"The butcher shops, restaurants and supermarkets can't prepare live chickens to each order," he said calmly. "These aren't lobsters, y'know. The best we can do is estimate the demand, and to match supply as close as possible without going under.
Don't worry."
he said as he put his hand on my shoulder, "the chickens don't know the difference." as a voice from the path above boomed out.

"Frapple!" Baja's voice boomed out from the path above. "Are you finished down there, yet?!"

"We'll be right up!" he called back. I turned to face him and he sort of smiled sheepishly.
"You'll be happy to know," he smiled, "that there's a box in the refridgerated truck that's being sent to a catfood plant. The meat's still good, it just can't be legal sold to people anymore. Baja doesn't like to waste anything either, okay?"

We walked back to the Jeeps and were soon on our way again.

It must have been three hours of rough trails, no trails, and inane conversation among our Jeep's compliment, before the lead truck came to another stop. Baja, Frapple and their front-seaters stepped out. Baja waved us all to join them.

"Gentlemen," he began, "We're getting near to where I believe Moby Chicken is hiding. I want you all to begin keeping a keen eye on our surroundings. We're looking for a large chicken, nearly the size of a turkey. She's got bright white feathers and a red 'BajaBird' tag on her left leg. If you see her, have the driver honk the horn once."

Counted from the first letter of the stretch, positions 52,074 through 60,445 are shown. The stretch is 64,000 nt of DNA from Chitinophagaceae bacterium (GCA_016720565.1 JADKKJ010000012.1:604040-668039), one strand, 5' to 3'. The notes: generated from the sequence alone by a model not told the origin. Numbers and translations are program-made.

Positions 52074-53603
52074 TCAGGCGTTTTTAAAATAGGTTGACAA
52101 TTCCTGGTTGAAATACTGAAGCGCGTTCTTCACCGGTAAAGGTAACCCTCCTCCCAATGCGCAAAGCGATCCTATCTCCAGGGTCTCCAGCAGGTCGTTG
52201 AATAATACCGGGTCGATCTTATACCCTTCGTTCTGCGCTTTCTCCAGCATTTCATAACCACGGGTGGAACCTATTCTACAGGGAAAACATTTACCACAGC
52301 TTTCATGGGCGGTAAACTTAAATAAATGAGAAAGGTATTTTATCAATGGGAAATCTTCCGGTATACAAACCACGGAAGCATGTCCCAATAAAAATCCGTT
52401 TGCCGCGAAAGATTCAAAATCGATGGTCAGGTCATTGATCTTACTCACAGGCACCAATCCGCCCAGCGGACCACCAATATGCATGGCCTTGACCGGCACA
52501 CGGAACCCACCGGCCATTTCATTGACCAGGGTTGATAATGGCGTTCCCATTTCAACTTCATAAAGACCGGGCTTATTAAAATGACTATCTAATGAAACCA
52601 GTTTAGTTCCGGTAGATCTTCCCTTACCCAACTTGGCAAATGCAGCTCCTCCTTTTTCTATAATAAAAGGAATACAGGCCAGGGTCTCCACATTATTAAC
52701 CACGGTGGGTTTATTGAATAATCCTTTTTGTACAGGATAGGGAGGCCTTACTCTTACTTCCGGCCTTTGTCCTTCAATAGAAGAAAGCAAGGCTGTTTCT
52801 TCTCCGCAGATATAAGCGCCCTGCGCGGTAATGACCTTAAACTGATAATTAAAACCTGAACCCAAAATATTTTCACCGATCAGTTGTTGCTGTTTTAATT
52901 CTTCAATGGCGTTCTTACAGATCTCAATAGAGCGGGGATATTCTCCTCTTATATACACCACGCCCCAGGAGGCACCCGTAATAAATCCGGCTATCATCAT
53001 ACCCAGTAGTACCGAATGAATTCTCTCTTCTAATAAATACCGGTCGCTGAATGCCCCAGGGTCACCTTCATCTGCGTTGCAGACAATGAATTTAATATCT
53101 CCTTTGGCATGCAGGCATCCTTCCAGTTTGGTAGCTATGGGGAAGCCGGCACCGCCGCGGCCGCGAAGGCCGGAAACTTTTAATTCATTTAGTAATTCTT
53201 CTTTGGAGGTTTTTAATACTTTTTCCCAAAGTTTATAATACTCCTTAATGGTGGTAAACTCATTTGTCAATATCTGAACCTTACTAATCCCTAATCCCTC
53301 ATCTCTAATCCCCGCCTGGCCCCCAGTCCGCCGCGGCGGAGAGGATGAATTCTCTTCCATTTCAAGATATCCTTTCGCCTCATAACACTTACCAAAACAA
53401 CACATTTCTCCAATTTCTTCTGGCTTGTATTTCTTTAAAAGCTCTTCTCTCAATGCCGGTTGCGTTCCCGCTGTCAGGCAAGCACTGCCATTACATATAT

"Baja," came a voice from behind me. It was Hargus, a gutter/cleaner. "Forgive me, but it'll be getting dark soon. Shouldn't we be heading back to the farm before night falls?"

Frapple visibly bristled at the question.

"Baja knows what time it is, Hargus," he said sternly.

"We wont be heading back tonight," Baja assured us, "unless we find Moby Chicken today."

There were some groans. None of us had eaten since our chicken sandwiches at lunchtime, and we hadn't packed any food to take along on this little adventure. But, Baja had spoken, and the entire crew seemed resigned to the fact that we would likely be camping out tonight without dinner, or breakfast in the morning.

"In return for your loyalty," Baja interjected, probably sensing the hit to our collective morale, "every one of you will receive a double-sized Christmas bonus come December, and," he continued as mild cheers began to sound, "the man to first spot Moby Chicken will be paid one thousand dollars on top of it!"

The hazzahs and applause had turned nearly into a Marine Corps shoutfest. Nine employees high-fiving and carrying on like a highschool football team at a pep rally. Baja stood triumphantly. Frapple looked me in the eye after seeing that I was the only other team member struck silent by all of this.

Back into the Jeeps we piled and headed onward, all of us looking out for a big white chicken with a red tag on her left leg. This bird could be anywhere amid who knows how many hundreds of acres. My heart sank into my stomach, and it only felt emptier.

[To be continued....]

Posted by Tuning Spork at January 17, 2005 09:22 PM